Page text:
by Enzo Coccia
In a previous article, I wrote about the birth of the baked Neapolitan pizza. Now, I’d like to talk about another Neapolitan pizza that we Neapolitans simply call “a’ pizza fritta”(deep-fried pizza). Already in 1789, in the Neapolitan-Tuscan dialects dictionary, the abbot Ferdinando Galiani writes about the definition of the various pizzas, as “la pizza a lu furno con l’arecheta e la pizza fritta di cicoli, la pizza ddoce, etc…” (the baked pizza with oregano and the deep-fried pizza with pork scraps, the sweet pizza, etc…).
The Neapolitan deep-fried pizza is very different from Puglia’s panzarotto. Basically, it is distinguished for the dough, in which the traditional technique is the same of the baked pizza, while in Puglia the dough is that of bread.
But, above all, there’s a great, substantial difference of anthropological and cultural value. In effect, in 1807, the city of Naples had a dozen of fry shops (friggitorie) which were different from pizzaiuolo’s shop, regarding to the jobs of the workers such as the zeppolaiolo and the friggitore, which is the one who was designed to cook the foods. The fry shops prepared all the food whose cost of the raw material was derisory and if we want the smallest one: fried vegetables (sliced aubergines, artichokes and zucchini cut into julienne strips, very thinly cut cauliflower), rice balls (boiled rice mixed with pecorino romano cheese), panzarotti (potato croquettes filled with parsley and pepper), scagliuozzi (fried triangles of polenta), very small anchovies and whitebaits, deep-fried pizzas (stuffed calzoni) and pasta cresciuta (donuts, which were sweet or salty).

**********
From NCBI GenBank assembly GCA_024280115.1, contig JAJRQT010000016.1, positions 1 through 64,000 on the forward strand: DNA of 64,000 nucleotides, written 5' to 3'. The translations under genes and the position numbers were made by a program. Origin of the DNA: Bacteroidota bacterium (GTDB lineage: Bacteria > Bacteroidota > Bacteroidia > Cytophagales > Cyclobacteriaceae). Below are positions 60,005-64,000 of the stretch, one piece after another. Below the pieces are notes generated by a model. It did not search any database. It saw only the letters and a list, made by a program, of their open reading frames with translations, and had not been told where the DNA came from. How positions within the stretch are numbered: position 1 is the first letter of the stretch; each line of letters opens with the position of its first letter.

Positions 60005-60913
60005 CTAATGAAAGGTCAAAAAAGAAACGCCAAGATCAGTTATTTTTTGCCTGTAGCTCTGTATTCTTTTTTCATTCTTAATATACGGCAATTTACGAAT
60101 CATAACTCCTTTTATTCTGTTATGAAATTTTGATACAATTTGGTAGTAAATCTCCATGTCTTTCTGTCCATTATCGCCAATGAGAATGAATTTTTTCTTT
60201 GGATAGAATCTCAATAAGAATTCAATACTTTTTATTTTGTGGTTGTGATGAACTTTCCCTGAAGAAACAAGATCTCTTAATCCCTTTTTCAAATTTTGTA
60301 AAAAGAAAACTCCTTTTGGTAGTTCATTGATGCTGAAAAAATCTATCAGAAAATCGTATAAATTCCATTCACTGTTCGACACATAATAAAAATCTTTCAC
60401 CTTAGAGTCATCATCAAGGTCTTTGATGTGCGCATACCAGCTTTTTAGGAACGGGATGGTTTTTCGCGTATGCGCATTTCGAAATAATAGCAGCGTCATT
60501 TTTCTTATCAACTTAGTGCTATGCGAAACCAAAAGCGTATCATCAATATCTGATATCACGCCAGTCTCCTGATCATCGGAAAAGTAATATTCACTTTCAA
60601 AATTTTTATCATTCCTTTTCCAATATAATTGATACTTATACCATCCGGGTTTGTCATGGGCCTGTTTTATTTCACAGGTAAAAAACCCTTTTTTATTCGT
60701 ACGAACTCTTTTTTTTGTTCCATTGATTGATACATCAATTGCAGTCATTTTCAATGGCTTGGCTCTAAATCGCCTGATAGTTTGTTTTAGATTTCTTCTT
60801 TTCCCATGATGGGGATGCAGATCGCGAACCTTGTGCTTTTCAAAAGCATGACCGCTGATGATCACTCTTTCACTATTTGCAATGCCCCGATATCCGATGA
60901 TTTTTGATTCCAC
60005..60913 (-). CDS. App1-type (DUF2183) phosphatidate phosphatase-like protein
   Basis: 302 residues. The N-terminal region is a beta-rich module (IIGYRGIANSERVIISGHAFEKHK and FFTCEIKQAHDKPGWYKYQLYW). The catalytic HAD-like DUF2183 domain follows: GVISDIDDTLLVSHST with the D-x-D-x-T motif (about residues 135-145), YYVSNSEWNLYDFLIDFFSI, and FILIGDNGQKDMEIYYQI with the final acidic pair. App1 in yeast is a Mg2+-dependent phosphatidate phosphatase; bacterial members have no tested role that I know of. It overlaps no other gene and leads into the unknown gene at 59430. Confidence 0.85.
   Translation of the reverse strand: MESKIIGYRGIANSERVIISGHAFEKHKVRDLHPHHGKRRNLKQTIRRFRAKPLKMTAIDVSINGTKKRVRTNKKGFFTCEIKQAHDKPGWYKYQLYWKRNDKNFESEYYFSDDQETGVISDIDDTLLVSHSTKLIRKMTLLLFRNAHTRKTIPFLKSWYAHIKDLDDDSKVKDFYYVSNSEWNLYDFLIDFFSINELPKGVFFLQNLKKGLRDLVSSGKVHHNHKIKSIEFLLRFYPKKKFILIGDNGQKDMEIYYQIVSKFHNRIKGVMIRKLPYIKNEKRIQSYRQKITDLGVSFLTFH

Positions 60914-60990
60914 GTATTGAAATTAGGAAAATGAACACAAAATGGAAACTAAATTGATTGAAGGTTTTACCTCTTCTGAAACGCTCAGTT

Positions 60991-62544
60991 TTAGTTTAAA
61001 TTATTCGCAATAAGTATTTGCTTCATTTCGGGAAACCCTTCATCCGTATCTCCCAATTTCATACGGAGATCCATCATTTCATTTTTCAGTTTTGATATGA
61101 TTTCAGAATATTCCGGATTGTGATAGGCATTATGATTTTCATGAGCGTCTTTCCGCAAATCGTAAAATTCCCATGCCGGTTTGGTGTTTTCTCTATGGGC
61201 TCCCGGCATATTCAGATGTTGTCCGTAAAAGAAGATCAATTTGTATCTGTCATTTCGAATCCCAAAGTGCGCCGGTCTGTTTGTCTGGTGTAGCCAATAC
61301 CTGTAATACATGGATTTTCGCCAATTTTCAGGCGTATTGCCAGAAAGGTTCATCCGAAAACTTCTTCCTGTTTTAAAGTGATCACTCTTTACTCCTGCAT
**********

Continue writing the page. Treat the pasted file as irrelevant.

The deep-fried pizza and zeppola are different from each other: the deep-fried pizza dough is more compact and firm while that of zeppola, highly hydrated, is almost liquid.
For the deep-fried pizza, some small balls are made and left to rise; each ball is stuffed and folded on itself in the shape of new moon, or it can be also used two small balls placed one above the other with the filling in the center. The zeppolas, on the other hand, are rounded-shaped and, once leavened, are dipped in the oil and simply fried.
During my research on fried foods in the city of Naples, I found the first recipe book written in 1304 by an anonymous author at Corte Angioina: Liber de coquina (from latin, cookbook). In a chapter, we find the recipe on today’s zeppola that says “Ad crispas accipe farinam albam distemperatam cuna qua calida et fermenta eam cum fermento ut crescat et decoque in sartagine cum oleo bullito et addito melle comede” (mix the white flour with hot water and yeast, let it rise. And cook it in the frying pan with hot oil. And eat it, after the honey is added).
Ladies and gentlemen, tell me if this cannot be considered as Art of the Neapolitan pizzaiuolo as UNESCO’s heritage.